90 Gallon High Tech Build
have been out of the planted tank hobby for a few years and was messing around with saltwater reef tanks. Iv decided to put the reef hobby to the side for a bit and take on a new challenge.
I have setup a 90 gallon rimless cube as the tank. It was one of my reef tanks and thought it would be perfect for a planted aquarium because of all the equipment and the tank dimensions itself.
My goal is to create a lush forest like environment. I am still unsure about fish. Thinking of either doing many smaller fish like tetras and German blue rams, apistogramma or doing Discus. I have always wanted to keep Discus so this is my first choice but I am still thinking through it would love some feedback on what others thing though.
The tank does have a sump so nothing will be in the main display. I was concerned about co2 loss and to help with that I will be using a reactor to insure the Co2 is dissolved before entering the tank.
I started the tank out by just doing a simple hardscape. The rocks and driftwood all came from my 220g aquarium. My main goal was to keep it simple. I decided to start the tank dry to get a good carpet of dwarf baby tears started. I started the baby tears from seed. I have never done this before and was honestly winging it because I couldnt find anything online about doing it.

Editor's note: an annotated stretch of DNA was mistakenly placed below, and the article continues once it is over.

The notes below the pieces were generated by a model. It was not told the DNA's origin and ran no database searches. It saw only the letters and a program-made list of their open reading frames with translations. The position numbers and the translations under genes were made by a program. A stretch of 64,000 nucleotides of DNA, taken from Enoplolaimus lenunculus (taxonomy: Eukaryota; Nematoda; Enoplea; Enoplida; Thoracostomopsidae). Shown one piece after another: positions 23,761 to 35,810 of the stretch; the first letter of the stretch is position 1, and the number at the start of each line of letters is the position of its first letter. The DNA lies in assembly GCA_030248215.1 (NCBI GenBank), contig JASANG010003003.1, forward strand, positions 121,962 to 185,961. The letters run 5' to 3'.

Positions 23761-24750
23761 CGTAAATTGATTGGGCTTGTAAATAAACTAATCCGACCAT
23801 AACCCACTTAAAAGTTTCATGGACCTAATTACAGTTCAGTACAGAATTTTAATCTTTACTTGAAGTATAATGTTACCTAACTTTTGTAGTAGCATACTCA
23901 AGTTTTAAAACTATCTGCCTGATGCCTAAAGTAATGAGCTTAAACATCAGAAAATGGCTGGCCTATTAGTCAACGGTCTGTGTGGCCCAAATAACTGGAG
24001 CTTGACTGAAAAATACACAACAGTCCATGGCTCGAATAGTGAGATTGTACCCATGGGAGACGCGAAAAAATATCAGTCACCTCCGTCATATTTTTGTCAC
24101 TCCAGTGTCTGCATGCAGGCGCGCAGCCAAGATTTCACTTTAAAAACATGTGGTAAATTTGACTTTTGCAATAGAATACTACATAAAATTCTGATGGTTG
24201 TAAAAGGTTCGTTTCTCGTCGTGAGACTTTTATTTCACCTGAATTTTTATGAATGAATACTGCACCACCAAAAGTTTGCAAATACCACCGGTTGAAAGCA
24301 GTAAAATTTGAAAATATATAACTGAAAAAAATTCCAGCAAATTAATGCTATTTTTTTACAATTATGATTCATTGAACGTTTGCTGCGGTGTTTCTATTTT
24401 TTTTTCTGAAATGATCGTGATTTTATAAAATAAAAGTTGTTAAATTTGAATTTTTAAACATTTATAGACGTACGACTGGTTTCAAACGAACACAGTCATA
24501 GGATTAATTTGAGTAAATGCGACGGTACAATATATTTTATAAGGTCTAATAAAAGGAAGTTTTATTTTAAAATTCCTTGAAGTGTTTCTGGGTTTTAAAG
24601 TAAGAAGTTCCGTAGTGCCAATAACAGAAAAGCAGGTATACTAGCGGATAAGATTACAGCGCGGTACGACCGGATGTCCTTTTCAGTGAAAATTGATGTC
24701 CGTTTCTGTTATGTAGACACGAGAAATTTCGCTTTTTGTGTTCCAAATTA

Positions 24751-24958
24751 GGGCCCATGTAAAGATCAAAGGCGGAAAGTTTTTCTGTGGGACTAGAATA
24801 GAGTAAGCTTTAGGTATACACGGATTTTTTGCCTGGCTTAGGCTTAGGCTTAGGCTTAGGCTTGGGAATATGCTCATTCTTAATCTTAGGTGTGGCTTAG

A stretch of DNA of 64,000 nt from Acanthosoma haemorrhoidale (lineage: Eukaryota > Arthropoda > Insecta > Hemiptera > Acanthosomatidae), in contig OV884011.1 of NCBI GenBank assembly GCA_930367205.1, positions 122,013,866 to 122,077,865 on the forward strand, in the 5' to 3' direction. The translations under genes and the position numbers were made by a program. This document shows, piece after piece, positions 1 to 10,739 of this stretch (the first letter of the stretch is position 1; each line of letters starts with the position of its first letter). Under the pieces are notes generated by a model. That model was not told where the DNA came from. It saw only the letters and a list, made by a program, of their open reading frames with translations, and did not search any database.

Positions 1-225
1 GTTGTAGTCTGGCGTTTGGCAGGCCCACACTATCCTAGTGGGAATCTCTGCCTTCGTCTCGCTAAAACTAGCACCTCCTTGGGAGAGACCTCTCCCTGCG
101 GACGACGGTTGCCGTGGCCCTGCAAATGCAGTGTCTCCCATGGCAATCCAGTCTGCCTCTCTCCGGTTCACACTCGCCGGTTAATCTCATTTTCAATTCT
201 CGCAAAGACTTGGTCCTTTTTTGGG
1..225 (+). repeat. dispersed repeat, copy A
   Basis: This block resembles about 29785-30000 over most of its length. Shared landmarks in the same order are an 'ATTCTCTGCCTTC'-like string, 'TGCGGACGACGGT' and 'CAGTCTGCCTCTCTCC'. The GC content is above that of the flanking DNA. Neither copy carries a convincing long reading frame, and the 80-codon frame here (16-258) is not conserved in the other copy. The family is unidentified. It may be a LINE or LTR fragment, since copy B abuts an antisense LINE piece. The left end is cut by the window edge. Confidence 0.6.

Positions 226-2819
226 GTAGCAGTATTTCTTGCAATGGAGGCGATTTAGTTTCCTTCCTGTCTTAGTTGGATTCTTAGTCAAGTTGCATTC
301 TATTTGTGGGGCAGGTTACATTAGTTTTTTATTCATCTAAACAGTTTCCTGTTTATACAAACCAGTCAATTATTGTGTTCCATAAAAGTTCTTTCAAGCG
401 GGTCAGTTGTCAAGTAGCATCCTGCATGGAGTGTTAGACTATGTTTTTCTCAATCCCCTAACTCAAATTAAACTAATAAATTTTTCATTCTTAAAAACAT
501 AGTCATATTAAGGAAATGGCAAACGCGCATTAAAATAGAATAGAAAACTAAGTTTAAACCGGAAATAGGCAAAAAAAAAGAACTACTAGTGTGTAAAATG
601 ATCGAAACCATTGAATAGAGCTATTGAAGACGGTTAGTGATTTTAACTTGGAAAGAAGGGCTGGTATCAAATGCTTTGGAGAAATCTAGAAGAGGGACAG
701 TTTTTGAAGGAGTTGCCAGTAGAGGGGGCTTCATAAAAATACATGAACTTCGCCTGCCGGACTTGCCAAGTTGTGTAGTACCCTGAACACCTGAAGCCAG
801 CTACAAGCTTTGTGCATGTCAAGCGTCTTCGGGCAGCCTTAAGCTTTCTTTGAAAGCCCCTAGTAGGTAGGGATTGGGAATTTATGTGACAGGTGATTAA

What I did was filled the tank with water and added my frets to the water. the water was cloudy from the substrate and I knew it would be so after adding the fertz I drained the tank so that the water was just under the substrate. I then sprinkled the seed out of the packet on the substrate and covered the tank in plastic wrap. Lights on 24/7 for 3 days and we now have germination. I can tell the seeds did much better in areas where they wernt laying in water. The ones in water are just sprouting much slower. They have pushed out roots from the seeds but no leafs yet.
Next steps are to wait and see how the tears grow in. As soon as they look like they are rooted well I will fill the tank up and get the larger plants in.